Alex Cherney is an Australian photographer who has taken some incredible images of the night sky. His photos have won numerous awards and are routinely featured on NASA's astronomy photo of the day site. Below are two of my favourite videos from Alex. They remind me of the superb time lapse video taken at the Very Large Telescope Array. [vimeo][/vimeo] I love the reflections in the lake and the music from the didgeridoo in the video. The next video was shot of one-and-a-half years and won first place in the STARMUS astrophotography competition. For more incredible footage check out his Vimeo page

I just got my intervalmometer (a remote control that can be programmed to take photos at regular intervals) and am excited to try out some time-lapse photography. When it comes to photography, I am always amazed and inspired by people like Alex.

360 degree panorama of the night sky

You can purchase some of his prints on Redbubble. I am buying a copy of this astounding panorama to hang in my living room.

Light Craft Workshop Fader ND Mark II Review [Updated]

Light Craft Workshop Fader ND Mark II Review [Updated]

Fader ND Mark II  from Light Craft Workshop.  Tested on Panasonic GH1.

I recently bought a Light Craft Workshop Fader ND Mark II variable ND filter to use for shooting videos, and was curious about how well it performs. I used the Fader ND to film the water fight that broke out near my house last week, and was pleased with the results (Vimeo version embedded after the jump). But to be more thorough I decided to conduct a series of tests of the Fader ND. In short, the optical quality of the filter is very good with little degradation of the image. The filter is also neutral throughout its useable range of attenuation introducing almost no colour shift. I strongly recommend it to those looking for a budget variable ND filter. Read on for my full review of the Fader ND Mark II.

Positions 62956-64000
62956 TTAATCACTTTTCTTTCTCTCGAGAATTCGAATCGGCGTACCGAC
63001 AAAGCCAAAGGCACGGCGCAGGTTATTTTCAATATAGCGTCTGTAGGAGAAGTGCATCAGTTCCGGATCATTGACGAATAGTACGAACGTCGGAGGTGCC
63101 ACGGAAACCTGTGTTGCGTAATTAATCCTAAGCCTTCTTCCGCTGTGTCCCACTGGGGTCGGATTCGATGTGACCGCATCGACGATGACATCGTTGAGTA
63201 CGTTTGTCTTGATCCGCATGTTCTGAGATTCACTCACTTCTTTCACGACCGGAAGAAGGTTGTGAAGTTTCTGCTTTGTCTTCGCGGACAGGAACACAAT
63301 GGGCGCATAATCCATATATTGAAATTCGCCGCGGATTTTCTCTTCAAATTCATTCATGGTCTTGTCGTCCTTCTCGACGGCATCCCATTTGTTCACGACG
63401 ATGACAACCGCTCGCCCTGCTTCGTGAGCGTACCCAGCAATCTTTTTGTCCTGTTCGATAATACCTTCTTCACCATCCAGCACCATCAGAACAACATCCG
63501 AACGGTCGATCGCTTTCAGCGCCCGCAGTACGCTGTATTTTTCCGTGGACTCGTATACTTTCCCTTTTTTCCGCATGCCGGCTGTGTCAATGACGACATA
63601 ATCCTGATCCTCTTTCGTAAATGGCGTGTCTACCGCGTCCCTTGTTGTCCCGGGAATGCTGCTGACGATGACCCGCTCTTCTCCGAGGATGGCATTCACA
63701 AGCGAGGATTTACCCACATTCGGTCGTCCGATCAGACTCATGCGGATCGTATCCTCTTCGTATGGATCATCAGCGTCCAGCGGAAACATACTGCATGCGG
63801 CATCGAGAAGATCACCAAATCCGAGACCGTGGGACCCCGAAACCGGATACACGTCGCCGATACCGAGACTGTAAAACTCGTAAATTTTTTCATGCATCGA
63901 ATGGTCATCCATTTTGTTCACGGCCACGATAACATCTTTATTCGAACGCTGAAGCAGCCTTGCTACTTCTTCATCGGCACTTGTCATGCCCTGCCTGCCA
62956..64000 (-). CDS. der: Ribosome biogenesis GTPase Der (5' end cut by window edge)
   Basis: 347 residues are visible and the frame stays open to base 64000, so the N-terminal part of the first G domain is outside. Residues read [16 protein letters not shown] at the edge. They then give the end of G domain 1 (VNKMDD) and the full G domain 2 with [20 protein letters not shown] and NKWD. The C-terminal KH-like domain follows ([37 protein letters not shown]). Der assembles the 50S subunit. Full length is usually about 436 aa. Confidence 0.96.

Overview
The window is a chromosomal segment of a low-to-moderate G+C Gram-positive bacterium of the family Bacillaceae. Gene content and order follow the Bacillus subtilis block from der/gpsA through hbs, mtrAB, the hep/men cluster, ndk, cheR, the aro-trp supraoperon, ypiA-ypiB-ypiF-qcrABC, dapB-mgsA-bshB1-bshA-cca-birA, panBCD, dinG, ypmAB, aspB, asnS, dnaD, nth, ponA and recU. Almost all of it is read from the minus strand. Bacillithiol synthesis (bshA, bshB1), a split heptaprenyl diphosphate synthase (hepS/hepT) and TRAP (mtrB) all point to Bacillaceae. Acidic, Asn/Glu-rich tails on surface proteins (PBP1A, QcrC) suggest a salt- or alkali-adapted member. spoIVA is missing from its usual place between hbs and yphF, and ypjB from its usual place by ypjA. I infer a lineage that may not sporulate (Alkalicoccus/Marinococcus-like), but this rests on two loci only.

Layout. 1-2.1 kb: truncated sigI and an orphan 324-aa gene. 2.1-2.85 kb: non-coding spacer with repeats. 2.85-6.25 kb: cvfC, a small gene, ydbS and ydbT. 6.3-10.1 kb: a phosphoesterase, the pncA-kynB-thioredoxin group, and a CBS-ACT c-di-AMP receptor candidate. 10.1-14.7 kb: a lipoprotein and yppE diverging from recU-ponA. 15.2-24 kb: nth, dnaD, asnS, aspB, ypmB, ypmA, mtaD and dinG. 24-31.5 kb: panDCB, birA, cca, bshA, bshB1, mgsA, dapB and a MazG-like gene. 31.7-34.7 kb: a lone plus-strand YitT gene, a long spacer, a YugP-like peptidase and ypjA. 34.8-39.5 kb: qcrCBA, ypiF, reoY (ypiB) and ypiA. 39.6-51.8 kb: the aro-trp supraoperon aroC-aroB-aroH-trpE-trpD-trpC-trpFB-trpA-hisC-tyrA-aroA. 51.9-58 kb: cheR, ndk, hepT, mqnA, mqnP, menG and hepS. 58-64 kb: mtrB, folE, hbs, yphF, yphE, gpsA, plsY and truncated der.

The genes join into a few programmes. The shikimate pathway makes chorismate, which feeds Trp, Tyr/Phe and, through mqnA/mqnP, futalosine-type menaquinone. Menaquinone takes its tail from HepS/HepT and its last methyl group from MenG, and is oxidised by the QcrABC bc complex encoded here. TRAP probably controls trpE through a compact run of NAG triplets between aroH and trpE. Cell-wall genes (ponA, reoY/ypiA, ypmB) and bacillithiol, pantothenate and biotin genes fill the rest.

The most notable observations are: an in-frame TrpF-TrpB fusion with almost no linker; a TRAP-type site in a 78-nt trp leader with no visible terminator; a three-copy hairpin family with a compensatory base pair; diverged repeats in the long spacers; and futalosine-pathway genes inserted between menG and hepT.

[Update] I have added some resolution tests of the Fader ND at longer focal lengths at the end of the post.


Shooting video in daylight is challenging; it is often so bright out that a high shutter speed on the camera is required. This can lead to jerky and unnatural motion in moving subject, and force the use of high apertures. A solution is to use a neutral density (ND) filter in front of the lens. An ND filter blocks out some of the incoming light allowing a slower shutter speed to be used. Good ND filters attenuate every colour equally (hence the term neutral) while bad ND filters can introduce an unwanted colour cast.

The two main solutions are to use stack of fixed ND filters to control the light level or to use a single variable ND filter whose strength can be adjusted. For my purposes, I decided to go with a variable ND filter. Most variable ND filters are made up of two polarizers that can be rotated with respect to one another. Light travels through space as a wave, and its electric field oscillates back and forth similarly to how a water waves undulates up and down. While water waves can only move up and down, light can oscillated in all directions (for example, side to side, up and down, diagonally, and even in a helical spiral). The direction that light oscillates is known as its polarization.